Can India Beat China in Li-ion Battery Manufacturing and its Pricing?

India vs China

The arrival of Li-ion batteries has been nothing short of a blessing in the world of technology and gadgets. These batteries are more energy dense compared to both Lead acid and Nickel Metal Hydride. That’s why Li-ion cells are widely used in Automotive, Laptops & Cameras, and other Electronics equipment nowadays. India recently started venturing into manufacturing of Li-ion batteries with some policy push by the Indian Government. But can India surpass the Chinese market in production and pricing with the current scenario?

What does precisely lithium-ion battery consist of?

lithium cell structure

Cathode Current Collector – Based on electronic conductivity and potential stability, Aluminium foil is most widely used as lithium-ion battery cathode current collector.

Anode Current Collector – Copper foil is mostly used as lithiumion battery anode current collector.

Cathode Active material / Lithium Transition Metal Oxide – NMC – (Lithium Nickel Cobalt Manganese, LiNiCoMnO2), LFP – (Lithium Iron Phosphate, LiFePO4), NCA – (Lithium Nickel Cobalt Aluminium Oxide, LiNiCoAlO2), LMO – (Lithium Manganese Oxide, LiMn2O4), LNMO – (Lithium Nickel Manganese Spinel, LiNi1/2Mn3/2O4), LCO – (Lithium Cobalt Oxide – LiCoO2) are six types of cathode material widely used in Li-ion batteries. Also, an in-depth research is going on Lithium-Air and Lithium Sulfur material, which can have four times more energy density than the materials mentioned earlier. In all the types of chemistries mentioned above, NMC is the most widely used in Automobiles. So, let’s take the reference of NMC chemistry in the comparison.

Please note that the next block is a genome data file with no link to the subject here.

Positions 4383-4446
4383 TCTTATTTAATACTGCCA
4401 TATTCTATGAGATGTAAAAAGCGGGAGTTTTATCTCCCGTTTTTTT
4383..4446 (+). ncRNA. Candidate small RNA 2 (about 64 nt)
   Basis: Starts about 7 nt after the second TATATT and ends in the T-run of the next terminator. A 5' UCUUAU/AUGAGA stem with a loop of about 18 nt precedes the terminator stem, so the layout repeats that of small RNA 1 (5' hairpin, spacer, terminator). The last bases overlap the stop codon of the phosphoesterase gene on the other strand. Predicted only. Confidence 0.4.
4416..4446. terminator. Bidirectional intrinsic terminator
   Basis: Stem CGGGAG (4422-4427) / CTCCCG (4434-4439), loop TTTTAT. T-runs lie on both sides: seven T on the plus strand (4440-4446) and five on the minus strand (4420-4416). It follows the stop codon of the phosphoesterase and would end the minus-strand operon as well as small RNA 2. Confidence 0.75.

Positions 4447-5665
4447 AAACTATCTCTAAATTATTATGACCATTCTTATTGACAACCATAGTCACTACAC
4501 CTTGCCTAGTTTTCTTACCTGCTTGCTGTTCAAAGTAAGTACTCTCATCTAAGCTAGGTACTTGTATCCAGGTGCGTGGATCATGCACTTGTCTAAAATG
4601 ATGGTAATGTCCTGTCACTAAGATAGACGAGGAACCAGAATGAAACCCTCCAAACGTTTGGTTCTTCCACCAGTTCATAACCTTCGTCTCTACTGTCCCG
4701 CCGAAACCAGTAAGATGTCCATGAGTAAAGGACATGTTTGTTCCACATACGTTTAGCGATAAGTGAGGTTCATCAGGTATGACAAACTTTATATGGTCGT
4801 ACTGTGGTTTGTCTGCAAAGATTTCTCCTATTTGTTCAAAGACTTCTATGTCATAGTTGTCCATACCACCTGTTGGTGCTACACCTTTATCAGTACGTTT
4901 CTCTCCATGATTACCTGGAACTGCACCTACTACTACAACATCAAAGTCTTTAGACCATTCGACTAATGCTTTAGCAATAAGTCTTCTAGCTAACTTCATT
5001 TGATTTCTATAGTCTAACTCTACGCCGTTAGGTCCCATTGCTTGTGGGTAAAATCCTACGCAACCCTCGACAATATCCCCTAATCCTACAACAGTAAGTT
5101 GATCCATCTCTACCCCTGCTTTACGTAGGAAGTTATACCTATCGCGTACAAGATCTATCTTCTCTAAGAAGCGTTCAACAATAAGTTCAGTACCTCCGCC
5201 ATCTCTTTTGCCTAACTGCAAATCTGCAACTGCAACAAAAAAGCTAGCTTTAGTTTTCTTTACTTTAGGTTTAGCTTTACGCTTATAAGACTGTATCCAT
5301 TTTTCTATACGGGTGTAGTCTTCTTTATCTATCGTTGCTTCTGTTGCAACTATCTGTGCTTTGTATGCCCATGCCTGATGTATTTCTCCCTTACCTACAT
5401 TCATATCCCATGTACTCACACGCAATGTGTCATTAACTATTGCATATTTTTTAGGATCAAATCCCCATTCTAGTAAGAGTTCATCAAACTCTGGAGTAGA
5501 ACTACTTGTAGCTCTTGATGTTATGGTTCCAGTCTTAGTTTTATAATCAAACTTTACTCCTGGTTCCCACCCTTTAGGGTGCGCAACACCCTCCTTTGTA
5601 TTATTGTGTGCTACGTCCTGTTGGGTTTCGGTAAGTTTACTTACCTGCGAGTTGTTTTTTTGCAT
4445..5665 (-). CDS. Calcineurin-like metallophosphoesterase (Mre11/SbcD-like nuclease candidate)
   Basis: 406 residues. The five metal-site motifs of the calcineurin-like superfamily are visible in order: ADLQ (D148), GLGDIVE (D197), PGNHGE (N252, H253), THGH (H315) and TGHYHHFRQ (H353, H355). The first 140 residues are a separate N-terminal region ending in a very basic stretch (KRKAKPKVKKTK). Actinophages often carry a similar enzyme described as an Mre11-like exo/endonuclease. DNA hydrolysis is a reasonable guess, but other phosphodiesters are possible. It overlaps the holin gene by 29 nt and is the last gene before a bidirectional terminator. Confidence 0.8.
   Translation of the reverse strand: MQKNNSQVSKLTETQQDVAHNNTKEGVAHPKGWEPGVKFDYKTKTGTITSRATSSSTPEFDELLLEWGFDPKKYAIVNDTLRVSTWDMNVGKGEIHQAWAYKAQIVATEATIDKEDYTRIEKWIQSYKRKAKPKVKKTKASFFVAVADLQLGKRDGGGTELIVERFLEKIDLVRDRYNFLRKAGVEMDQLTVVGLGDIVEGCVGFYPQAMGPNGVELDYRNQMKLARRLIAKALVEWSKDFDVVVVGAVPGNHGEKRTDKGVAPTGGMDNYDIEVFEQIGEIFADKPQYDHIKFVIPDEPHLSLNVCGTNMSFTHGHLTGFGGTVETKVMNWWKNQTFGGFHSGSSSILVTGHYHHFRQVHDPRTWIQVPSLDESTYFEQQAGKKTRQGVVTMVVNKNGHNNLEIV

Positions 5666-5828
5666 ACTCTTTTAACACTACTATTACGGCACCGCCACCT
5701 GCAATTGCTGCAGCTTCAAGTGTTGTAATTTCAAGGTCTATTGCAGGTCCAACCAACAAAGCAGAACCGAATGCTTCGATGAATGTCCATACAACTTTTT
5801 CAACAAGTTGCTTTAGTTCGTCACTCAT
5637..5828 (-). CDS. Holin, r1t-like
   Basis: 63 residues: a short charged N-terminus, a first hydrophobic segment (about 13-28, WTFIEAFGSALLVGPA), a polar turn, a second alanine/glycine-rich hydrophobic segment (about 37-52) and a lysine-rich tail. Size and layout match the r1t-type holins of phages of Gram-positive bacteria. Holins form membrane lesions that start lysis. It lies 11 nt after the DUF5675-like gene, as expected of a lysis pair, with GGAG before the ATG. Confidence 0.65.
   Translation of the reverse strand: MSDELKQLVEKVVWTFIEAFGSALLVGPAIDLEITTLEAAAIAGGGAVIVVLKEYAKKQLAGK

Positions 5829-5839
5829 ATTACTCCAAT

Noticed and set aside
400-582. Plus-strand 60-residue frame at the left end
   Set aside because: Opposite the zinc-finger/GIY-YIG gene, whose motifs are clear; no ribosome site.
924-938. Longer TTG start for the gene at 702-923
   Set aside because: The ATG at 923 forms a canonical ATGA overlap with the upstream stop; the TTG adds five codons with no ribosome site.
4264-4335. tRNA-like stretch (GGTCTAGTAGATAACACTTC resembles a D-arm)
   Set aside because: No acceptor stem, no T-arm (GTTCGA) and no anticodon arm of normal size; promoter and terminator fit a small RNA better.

Anode Active material – Graphite, Graphene and Silicon can be used as the anode material of the Li-ion battery. Graphene and Silicon are still on a naive stage of studies. Graphite is most commonly used as anode active material because it can reversibly place Lithium ions between its many layers. Electrolyte – Lithium Hexafluorophosphate (LiPF6) in Ethyl Carbonate or Methyl Carbonate or Ethyl Methyl Carbonate or Dimethyl Carbonate is used as an electrolyte in Li-ion batteries because of its good ionic conductivity, high boiling point, resistance to temperature fluctuations and non-reactivity with the electrode material.

Additives – Vinylene Carbonate (VC), Fluoroethylene Carbonate (FEC), Pyridine Boron Trifluoride (PBF), & Pyridine Phosphorus Pentafluoride (PPF) have been commonly used as additives to modify Solid Electrolyte Interface (SEI) layer, improve capacity retention and decrease impedance growth.

Separator – Separator acts as a catalyst that promotes the movement of ions from the cathode to anode on the charge and in reverse direction on the discharge and at the same time keeps two electrodes isolated. Separators are generally made up of Polyethylene (PE) or Polypropylene (PP) Nano-fibers.

Binder – Polyvinylidene Fluoride (PVDF) and Styrene Butadiene Rubbers (SBR) are used as binding materials because of its excellent adhesion properties.